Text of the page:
Pillsbury Winthrop LLP, an 800-lawyer firm with headquarters in California, has made a huge push in intellectual property. Pillsbury has recently been hiring lawyers for its patent and trademark work. It is also trying to cultivate more defense industry clients, according to Dale S. Lazar, who runs Pillsbury's McLean office.

Meanwhile, the District's Shaw Pittman LLP, which has laid off lawyers in the past 18 months, recently brought in a new manager to run the firm.

sOther firms are trying to remake themselves to appeal to a wider array of clients, as are lawyers themselves, including some of the area's most prominent.

For example, Stephen W. Comiskey, a counselor to leading lights in the tech community, including AOL Time Warner Inc. executive and Washington Capitals hockey team owner Ted Leonsis and Proxicom Inc. founder Raul J. Fernandez, recently moved into the lushly carpeted Washington office of Morgan Stanley as a financial adviser. Comiskey and some of his wealthy clients developed an idea for their own money management shop a few years ago. But the plan was put on the back burner when hard times struck and those clients were forced to focus on their own businesses.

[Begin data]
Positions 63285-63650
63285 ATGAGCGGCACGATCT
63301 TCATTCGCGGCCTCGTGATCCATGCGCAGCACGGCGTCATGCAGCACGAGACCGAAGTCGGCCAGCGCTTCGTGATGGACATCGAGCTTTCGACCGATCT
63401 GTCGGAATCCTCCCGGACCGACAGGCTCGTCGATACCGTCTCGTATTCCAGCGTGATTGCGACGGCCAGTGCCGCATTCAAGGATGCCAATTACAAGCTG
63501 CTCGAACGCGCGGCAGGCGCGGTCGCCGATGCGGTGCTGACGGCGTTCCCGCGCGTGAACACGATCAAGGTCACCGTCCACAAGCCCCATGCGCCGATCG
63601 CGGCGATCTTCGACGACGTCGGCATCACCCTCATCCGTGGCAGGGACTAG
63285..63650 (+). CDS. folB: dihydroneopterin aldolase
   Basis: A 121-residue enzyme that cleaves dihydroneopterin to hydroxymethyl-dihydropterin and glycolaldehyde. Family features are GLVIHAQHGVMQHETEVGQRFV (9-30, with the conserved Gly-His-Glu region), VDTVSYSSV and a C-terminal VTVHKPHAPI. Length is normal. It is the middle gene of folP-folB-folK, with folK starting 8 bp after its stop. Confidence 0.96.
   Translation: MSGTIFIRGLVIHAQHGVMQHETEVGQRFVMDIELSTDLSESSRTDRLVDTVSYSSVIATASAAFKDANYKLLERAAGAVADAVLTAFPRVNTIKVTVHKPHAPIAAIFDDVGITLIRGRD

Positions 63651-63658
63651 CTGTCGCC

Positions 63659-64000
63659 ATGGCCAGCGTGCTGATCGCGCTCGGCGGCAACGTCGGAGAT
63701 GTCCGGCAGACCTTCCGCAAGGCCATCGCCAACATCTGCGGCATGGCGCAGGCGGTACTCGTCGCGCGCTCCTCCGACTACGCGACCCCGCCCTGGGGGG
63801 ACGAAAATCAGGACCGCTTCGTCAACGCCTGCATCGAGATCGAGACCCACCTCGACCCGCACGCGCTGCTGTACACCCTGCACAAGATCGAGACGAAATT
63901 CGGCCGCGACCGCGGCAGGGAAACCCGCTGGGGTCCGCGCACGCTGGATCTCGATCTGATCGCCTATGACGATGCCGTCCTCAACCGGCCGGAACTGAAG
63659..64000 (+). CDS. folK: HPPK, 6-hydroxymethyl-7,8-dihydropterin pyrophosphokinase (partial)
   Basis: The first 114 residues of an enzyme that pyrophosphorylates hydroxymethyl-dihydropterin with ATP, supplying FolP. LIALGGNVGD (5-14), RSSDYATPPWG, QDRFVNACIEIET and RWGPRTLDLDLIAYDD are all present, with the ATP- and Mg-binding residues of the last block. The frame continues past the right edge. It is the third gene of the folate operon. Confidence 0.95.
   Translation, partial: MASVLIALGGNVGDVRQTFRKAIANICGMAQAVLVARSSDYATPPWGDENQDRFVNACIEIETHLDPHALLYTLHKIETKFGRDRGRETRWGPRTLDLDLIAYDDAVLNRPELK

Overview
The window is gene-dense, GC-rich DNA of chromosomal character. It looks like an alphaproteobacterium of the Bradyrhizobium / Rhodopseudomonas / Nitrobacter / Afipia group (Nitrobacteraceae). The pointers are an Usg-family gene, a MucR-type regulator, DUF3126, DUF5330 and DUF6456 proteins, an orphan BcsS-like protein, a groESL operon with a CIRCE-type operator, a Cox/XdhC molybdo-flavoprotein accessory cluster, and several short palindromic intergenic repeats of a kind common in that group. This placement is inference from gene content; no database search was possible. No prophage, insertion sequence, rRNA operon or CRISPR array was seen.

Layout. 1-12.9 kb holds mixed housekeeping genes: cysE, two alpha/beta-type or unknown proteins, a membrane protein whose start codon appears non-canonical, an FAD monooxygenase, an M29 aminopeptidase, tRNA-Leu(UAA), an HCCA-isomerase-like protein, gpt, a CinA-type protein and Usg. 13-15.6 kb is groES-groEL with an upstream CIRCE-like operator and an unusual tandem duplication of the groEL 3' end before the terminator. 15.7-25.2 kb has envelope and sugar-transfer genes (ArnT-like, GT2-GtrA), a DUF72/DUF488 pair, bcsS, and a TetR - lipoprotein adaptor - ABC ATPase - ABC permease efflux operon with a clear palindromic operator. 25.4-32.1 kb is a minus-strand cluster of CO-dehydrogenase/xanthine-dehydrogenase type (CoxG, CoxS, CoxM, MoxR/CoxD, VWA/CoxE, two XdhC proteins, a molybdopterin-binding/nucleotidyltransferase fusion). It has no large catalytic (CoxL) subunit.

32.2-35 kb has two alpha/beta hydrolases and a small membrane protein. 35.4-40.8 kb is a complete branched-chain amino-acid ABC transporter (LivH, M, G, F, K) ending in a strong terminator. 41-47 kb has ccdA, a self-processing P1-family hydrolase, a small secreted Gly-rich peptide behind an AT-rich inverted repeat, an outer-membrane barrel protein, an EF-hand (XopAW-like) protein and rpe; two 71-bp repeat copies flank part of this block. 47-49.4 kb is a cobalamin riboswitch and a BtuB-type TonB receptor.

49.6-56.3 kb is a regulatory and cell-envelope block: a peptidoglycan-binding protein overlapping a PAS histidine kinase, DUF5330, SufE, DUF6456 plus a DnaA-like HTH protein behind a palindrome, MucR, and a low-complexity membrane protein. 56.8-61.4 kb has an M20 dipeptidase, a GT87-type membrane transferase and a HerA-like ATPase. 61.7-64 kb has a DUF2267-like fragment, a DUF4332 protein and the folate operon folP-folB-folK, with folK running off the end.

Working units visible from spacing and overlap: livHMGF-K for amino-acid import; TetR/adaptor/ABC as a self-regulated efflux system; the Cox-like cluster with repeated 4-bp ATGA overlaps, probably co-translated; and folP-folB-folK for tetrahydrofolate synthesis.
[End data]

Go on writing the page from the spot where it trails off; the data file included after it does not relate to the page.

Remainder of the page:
Comiskey, who bought an indoor lacrosse team in 2000 that he sold last year, said his move to Morgan Stanley is part of a "natural progression" for him and his clients. Along with colleague Holidae Hayes, who manages money for AOL co-founder James V. Kimsey, Comiskey is targeting wealthy people who need investment advice.

"This is where I see the future of my practice," said Comiskey, who recently passed exams to become a registered financial analyst. He will also continue to practice some law.

Edwin M. Martin Jr., the son of a diplomat and a longtime adviser to the Mid Atlantic Venture Association, one of the most prominent meeting places for Washington area investors, now networks in a new arena. He has been introducing clients to some of Piper Rudnick LLP's latest additions, such as former House majority leader Richard K. Armey (R-Tex.).

Like many area law firms that made steep investments in technology, Piper Rudnick has shifted junior lawyers into bankruptcy, litigation and government projects. They've also moved lawyers out of the District to Northern Virginia to consolidate and save on costly leases.